Timeline of the Alan Day Community Garden
In 2008 when Alan Day left the 2.8 acre property at 26 Whitman Street to his daughters, they and their mother, wanted to honor him by dedicating this land as a green space in the town of Norway. In order to best serve the community, they chose to let the community decide the purpose for the land. Throughout 2008 and 2009 eight community meetings were held with over 100 participants. During this process, a map of the future community garden was produced, a mission statement was created and work committees were formed. Engaging the community was a high priority. Between 2009 and 2010 volunteer committees started the process of cleaning up the property and building garden beds.
In 2010 the Alan Day Community Garden’s (ADCG) continued growth required a coordinator, so Rocky Crockett was hired. Ann Day, Alan’s mother, began an annual donation to cover the cost of a coordinator position and the board of directors started what would become an annual appeal. In addition to Rocky’s work as a coordinator, he started writing and receiving grants. This funding allowed much growth to take place. Community members planted garden beds, built a water catchment system, renovated the barn, put up a greenhouse and installed fencing and signage. During this time the community garden’s programming and partnerships also grew: a summer events and workshop series was launched, relationships with service clubs, schools, other nonprofits and businesses were formed. The focus on building community and the garden were equally important to the community gardens future success.
As the garden matured, larger programming initiatives began to take shape. A youth leadership program modeled after the Food Project in Boston was created in conjunction with a Community Supported Agriculture (CSA) program. A grant was secured to install a food forest on the back of the property in collaboration with another local non-profit organization. The ADCG was recognized, then chosen to be funded by a county wide collaborative health initiative as an organization successfully addressing obesity in the oxford hills. This recognition opened more doors to collaborate with others in the community.
2008-2009 community meetings, work parties, committees for composting, water catchment, permaculture design and soil improvement were active. A board of directors formed made up of friends of Alan day, gardeners, community organizers and people excited about the project. The board of directors applied for non-profit status. Food was grown by volunteers and donated to the local high school and free community lunch. The mission “To cooperatively create an educational, demonstration garden, where people can grow their own food, using organic, sustainable methods to support an enduring food system” was agreed upon by the community.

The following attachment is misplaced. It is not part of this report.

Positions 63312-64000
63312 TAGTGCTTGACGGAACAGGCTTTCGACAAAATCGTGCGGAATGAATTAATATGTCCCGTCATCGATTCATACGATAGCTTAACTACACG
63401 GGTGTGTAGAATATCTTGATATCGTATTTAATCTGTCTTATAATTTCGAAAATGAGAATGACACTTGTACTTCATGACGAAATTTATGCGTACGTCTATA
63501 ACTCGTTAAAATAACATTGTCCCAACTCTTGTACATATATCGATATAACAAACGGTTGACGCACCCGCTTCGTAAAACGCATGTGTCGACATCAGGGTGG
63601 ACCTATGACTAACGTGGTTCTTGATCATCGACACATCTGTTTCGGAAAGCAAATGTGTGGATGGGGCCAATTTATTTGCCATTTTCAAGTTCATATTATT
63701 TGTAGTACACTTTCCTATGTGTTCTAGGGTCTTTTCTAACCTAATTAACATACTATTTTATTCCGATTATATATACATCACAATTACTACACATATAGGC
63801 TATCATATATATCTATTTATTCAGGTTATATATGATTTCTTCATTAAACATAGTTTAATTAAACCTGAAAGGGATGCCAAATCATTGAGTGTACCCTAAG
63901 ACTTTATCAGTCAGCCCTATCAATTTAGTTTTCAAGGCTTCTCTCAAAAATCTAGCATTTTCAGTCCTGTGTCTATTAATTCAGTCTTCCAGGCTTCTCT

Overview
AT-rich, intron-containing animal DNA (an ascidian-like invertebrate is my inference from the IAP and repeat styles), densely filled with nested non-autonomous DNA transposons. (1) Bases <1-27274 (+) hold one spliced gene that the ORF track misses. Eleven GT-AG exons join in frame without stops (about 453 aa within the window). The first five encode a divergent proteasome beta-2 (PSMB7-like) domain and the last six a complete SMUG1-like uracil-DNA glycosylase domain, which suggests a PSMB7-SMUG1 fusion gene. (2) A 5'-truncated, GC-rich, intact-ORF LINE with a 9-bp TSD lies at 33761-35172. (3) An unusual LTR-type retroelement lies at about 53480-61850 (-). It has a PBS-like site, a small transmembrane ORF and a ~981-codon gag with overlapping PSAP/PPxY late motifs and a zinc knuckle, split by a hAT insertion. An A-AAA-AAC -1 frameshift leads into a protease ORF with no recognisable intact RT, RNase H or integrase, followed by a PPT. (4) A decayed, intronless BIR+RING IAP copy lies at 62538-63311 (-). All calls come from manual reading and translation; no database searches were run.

2009 We hired a stipended organizer for 6 weeks.
2010 Rocky Crockett was hired to be the Garden Coordinator. Gardeners rented plots signing garden agreements to clarify payment and work exchange as well as expectations of how the gardeners manage their plots. A checking account was opened.
2011 An Environmental Site Assessment was performed. A Memo of Understanding plan was signed for the land to be purchased over time by the non-profit. Senior projects were active at the ADCG and more gardeners grew produce on rented plots. The Garden Coordinator created a website. Non-profit status was a awarded as the Oxford Hills Community Gardens doing business as the Alan Day Community Garden in case other community gardens wanted to spring up in the area.
2012 Students were funded in conjunction with the career center giving them work experience.
2013 Youth Leadership Program (YLP) was developed and offered stipends to students. 1st Annual Light the Garden party fundraiser was held. The barn roof was replaced and a tool shed built by a local service club.
2014 YLP ended stipends, offered elective credit and community service hours. A community member offered scholarships for anyone who cannot afford to rent a row; the community garden offered a work for food option;
1st Annual Organic Seedlings sale was held, a yearly survey was developed and sent to participants at the ADCG to get feedback about what is going well and what can be improved to make decisions about the evolution of the ADCG. Solar power was installed in cooperation with a local non-profit organization to provide electricity to the garden.
2015 A YLP coordinator was hired and the outdoor pavilion was built. 1st Annual Organic Seed Sale was held. The Food Forest started with funding by a grant. Free summer meals were provided at the ADCG. Garden club for the middle school was started. Community members accepted to do community service in collaboration with Norway General Assistance and the judicial system.
2016 Rocky Crockett became the Executive Director of the ADCG. Garden beds expanded to accommodate both the CSA and gardeners. OCWC Restorative Community Trainings held at the ADCG. Barn renovations and creation of a library and resource center initiated.
2017 A Sponsorship program with businesses to fund the Youth Leadership Program was developed. The ADCG was chosen for the work of addressing obesity and reducing isolation, disconnection and not feeling valued through the gardens programs with a support grant for the YLP to set up raised beds at local Early Learning Centers and create a YLP video.